Human security offers an alternative to prevailing ideas about the exercise of power, within and between countries.  It acknowledges our interdependence and mutual vulnerability, the importance of global cooperation, and the need for integrated, cross-sector solutions to contemporary problems.  Those problems include health threats, climate change and other symptoms of ecological stress, economic instability, poverty, injustice, political violence, and the proliferation of highly destructive weapons.

The field of public health already expresses the basic principles of human security.  Thus, members of the public-health community around the world could play important roles in propagating those principles and extending them to other sectors.  As that work progressed, it could transform priorities and redirect resources.  Consider two examples.  First, governments around the world now spend about US$1.7 trillion annually on military activities, with questionable benefits in terms of security.  Some of that expenditure could be redirected in ways that would enhance human security both globally and locally.  Second, governments now subsidize fossil fuels to the extent of about US$0.4 trillion annually, despite the adverse effects of fossil-fuel burning on Earth’s climate.  Those effects are becoming evident through phenomena including increased incidence of droughts, floods, and storms.  Pakistan is all too familiar with destruction wrought by droughts and floods.  The fossil-fuel subsidies could be redirected to support new systems for renewable supply and efficient use of energy, with significant benefits for human health.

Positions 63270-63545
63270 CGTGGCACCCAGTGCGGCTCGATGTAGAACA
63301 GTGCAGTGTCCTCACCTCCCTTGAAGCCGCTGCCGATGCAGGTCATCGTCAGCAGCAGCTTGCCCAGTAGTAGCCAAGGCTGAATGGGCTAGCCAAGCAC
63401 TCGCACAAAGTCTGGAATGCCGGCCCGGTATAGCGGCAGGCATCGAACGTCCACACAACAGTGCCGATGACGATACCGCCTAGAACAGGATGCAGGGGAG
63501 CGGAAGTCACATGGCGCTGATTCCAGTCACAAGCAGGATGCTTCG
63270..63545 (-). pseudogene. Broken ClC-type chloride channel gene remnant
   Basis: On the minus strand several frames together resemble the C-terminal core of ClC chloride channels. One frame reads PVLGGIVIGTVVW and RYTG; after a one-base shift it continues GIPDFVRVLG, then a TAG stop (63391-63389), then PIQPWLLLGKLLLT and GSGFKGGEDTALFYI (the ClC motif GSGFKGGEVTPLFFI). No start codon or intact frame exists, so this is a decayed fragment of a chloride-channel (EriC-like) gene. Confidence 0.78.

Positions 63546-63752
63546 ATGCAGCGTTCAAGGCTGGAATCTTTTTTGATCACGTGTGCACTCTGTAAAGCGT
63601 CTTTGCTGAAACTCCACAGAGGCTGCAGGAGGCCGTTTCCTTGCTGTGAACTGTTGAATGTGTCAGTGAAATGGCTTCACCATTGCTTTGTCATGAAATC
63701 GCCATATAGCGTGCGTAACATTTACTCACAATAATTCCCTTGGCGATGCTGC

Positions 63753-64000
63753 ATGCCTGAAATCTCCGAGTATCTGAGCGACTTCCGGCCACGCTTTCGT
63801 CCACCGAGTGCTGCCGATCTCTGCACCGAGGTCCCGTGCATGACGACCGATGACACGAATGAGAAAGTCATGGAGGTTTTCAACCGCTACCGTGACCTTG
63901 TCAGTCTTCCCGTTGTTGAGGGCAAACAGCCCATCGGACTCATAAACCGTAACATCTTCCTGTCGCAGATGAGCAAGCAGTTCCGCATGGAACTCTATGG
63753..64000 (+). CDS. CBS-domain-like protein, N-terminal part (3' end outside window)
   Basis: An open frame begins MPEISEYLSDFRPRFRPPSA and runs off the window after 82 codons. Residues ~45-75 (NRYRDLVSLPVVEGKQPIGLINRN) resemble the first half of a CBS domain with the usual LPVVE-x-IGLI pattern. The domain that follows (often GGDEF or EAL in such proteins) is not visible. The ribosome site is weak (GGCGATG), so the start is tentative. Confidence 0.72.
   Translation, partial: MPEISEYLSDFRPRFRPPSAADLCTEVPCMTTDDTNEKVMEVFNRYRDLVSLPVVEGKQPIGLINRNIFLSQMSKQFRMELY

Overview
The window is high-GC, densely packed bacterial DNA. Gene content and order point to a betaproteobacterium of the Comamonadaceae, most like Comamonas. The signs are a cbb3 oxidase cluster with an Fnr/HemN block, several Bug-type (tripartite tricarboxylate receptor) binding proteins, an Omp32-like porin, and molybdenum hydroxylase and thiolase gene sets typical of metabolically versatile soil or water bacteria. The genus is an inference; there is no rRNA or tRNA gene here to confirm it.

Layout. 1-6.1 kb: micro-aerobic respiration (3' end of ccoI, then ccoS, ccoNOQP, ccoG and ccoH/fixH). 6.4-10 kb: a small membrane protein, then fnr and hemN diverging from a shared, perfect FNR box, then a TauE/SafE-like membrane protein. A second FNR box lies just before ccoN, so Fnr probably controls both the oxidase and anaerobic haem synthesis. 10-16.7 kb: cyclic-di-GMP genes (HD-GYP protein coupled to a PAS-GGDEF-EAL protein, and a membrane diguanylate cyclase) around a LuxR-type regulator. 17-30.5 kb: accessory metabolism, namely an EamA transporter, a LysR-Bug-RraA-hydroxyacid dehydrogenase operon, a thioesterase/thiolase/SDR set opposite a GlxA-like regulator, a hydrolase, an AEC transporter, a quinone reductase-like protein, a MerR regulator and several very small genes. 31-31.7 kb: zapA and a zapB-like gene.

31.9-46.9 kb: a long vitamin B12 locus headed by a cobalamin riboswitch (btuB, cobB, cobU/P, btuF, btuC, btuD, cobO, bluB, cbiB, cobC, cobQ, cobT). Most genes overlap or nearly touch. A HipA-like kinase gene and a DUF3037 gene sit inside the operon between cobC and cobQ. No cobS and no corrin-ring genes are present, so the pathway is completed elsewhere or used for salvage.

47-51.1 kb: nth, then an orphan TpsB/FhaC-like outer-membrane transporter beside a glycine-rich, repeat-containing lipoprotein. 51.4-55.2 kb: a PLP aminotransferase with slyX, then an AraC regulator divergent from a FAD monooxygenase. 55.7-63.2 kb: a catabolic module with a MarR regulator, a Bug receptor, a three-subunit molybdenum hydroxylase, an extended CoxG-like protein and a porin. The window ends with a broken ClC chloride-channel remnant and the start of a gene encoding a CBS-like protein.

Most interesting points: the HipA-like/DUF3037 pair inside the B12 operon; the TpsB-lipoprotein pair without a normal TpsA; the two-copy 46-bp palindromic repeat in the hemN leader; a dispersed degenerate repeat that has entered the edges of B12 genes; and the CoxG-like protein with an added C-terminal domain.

A human-security approach rooted in international consensus could bring added value to existing policies and programs.  Thus, the world would benefit from a comprehensive strategy for expanding the scope of public health within a human-security framework.  An effective strategy would operate through existing institutions and promote collaboration by: national governments; international agencies; private foundations; academic institutions; professional groups; citizen organizations; and businesses, including pharmaceutical companies.  Collaboration of this kind has become increasingly frequent in the modern era, but must be more intensive and must engage additional actors.  It is especially important that people and institutions whose focus has been on national defense and security find a common purpose with counterparts who focus on health, social justice, environmental protection, and other aspects of human security.


[i] Paula Gutlove and Gordon Thompson, “Human Security: Expanding the Scope of Public Health”, Medicine, Conflict & Survival, Volume 19, Issue 1, 2003. See:

http://www.irss-usa.org/pages/documents/MCS_HandHS.pdf or http://www.tandfonline.com/doi/abs/10.1080/13623690308409661


Comments

Comments

  1. Nat Yousaf says

    I agree with a synchronized strategy as in the context of health, human security is often undermined or omitted.